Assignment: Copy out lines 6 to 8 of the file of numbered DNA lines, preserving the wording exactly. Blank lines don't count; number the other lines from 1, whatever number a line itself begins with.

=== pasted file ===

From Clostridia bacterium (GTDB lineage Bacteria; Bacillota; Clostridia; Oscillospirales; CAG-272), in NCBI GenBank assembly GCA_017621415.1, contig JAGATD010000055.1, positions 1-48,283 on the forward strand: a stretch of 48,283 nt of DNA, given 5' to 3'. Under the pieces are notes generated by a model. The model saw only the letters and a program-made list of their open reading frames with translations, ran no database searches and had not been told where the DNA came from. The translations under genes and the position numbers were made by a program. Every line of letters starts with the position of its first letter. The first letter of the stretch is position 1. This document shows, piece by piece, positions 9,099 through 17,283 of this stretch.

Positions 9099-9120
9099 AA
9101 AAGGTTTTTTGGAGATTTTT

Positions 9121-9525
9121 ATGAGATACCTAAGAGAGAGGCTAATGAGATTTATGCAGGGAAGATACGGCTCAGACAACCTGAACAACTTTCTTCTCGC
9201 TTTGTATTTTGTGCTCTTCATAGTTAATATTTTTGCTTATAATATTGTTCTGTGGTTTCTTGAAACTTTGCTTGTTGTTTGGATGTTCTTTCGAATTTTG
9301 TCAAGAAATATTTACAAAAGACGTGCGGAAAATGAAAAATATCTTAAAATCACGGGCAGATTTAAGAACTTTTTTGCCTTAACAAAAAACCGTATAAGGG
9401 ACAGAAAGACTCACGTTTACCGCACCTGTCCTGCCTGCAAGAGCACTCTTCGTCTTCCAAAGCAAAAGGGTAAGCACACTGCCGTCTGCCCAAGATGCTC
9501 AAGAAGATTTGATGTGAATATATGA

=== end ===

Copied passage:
9121 ATGAGATACCTAAGAGAGAGGCTAATGAGATTTATGCAGGGAAGATACGGCTCAGACAACCTGAACAACTTTCTTCTCGC
9201 TTTGTATTTTGTGCTCTTCATAGTTAATATTTTTGCTTATAATATTGTTCTGTGGTTTCTTGAAACTTTGCTTGTTGTTTGGATGTTCTTTCGAATTTTG
9301 TCAAGAAATATTTACAAAAGACGTGCGGAAAATGAAAAATATCTTAAAATCACGGGCAGATTTAAGAACTTTTTTGCCTTAACAAAAAACCGTATAAGGG